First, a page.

July 16, 2024

FDA’s Food Safety and Nutrition Survey Report Released

The FDA’s Food Safety and Nutrition Survey, the agency’s probability consumer survey designed to assess consumer awareness, knowledge, understanding, and self-reported behaviors regarding food safety, has been released for 2019. The survey was launched to help the FDA make informed regulatory, education, and policy decisions to protect public health.

FDA's Food Safety and Nutrition Survey Report Released

The survey was a mail-push to web methodology. The population includes adults who live in the 50 U.S. states and the District of Columbia. A total of 4,398 responses were collected during ht months of October and November 2019. Before this methodology change, FDA consumer surveys were conducted using phone interviews.

The key findings on food safety include consumer knowledge about where they think they may contract food poisoning, which foods are problematic, awareness of pathogens, and hand washing and food thermometer usage.

Overall, consumers think people are more likely to get a food borne illness from food prepared at a restaurant rather than food prepared at home. ¬†Few respondents, about 15%, thought it was “very common” for people to get sick from food prepared at home, and 29% thought it was “very common” to get food poisoning from restaurant food.

While it is true that most outbreaks .where two or more people are sickened with the same pathogen, are linked to restaurants according to a 2014 study conducted by CSPI, there are 48,000,000 cases of foodborne illness that occur every year in the United States; most are not part of an outbreak but are single cases. And most foodborne illnesses are not reported to the government.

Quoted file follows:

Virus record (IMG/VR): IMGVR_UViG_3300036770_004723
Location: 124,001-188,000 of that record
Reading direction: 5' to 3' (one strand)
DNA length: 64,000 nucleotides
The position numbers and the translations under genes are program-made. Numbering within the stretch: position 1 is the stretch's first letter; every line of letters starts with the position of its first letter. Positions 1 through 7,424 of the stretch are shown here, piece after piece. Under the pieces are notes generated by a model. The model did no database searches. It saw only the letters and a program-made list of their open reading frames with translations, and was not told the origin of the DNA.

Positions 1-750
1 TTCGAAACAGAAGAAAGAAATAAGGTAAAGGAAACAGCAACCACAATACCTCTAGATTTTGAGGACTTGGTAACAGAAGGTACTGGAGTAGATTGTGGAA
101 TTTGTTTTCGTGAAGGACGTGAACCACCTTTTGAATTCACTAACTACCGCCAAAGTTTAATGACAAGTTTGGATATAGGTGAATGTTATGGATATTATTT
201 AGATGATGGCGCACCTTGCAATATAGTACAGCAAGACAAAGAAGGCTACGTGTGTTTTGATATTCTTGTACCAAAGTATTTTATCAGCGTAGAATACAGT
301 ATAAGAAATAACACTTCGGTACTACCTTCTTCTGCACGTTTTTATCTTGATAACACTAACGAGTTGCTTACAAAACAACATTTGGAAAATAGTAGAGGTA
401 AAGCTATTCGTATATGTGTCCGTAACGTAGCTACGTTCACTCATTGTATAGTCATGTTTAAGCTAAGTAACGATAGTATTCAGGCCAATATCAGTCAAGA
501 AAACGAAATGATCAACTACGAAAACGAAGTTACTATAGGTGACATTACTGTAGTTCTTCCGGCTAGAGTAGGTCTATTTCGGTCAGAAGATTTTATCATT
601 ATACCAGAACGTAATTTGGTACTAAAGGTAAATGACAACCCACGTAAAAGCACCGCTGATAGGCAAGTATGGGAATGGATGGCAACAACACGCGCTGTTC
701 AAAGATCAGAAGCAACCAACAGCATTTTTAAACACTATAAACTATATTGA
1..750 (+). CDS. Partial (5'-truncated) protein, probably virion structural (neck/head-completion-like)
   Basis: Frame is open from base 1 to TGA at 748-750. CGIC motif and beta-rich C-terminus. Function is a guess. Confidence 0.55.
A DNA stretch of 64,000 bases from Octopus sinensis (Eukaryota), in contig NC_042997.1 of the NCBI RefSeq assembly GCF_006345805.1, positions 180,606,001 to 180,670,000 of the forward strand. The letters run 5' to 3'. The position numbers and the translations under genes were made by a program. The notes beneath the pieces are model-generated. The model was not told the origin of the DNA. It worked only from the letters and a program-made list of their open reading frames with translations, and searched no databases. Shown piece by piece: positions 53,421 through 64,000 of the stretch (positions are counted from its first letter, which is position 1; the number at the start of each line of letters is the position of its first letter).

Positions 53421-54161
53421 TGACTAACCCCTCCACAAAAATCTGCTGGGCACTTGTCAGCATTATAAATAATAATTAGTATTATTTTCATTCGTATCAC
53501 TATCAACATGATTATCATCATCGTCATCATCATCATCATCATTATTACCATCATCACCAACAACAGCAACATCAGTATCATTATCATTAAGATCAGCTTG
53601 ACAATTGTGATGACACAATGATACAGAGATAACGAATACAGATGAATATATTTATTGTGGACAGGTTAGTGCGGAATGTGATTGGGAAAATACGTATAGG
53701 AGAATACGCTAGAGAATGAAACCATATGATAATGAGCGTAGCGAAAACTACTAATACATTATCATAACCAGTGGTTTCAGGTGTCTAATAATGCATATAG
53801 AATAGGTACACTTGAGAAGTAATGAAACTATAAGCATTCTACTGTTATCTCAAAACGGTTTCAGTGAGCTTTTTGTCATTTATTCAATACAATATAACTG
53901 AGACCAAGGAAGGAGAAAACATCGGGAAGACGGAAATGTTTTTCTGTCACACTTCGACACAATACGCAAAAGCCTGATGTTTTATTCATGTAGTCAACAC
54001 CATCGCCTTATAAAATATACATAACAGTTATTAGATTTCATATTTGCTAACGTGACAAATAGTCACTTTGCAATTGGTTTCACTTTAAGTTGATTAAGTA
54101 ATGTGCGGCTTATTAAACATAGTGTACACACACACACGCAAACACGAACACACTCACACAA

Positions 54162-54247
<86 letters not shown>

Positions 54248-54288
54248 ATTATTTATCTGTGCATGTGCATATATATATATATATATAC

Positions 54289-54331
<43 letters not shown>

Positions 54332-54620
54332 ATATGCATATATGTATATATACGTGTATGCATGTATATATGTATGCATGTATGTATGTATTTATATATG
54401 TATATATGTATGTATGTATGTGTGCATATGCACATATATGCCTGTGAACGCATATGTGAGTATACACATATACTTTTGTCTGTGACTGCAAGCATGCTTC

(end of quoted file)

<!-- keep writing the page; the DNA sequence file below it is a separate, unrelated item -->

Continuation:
Consumers are also more concerned about the risk of illness from raw chicken and raw beef than raw produce, although produce, such as raw sprouts and romaine lettuce, is one of the most common food groups linked to outbreaks. The survey showed that 93% of respondents thought raw chicken was a risk, and 66% thought that raw beef was “likely or highly likely” to be contaminated. Only 6% thought that raw fruits, and 9% thought raw vegetables were risky.

Awareness of which pathogens cause illness varied greatly. About 97% of respondents were aware of Salmonella, and 88% knew about E. coli, but just 7% knew about Campylobacter, and only 4% knew about Vibrio bacteria

Handwashing is one of the best ways to prevent illness. But just 39% of respondents said they washed their hands after cracking raw eggs, and 68% of respondents said they washed their hands before preparing food. About 76% of respondents said they were more likely to wash their hands with soap after touching raw meat.

Food thermometer use also varied. Sixty-two percent of respondents said they owned a food thermometer; 85% said they used it to test whole chicken for safe final interval temperatures, and 79% said they used it for ben, lamb, and pork roasts. But just 40% said they used a thermometer to test chicken parts, just 36% tested burgers, and only 23% tested egg dishes. Frozen meals caused the least concern, with just 20% of consumers saying they used a food thermometer on those products, despite label instructions.

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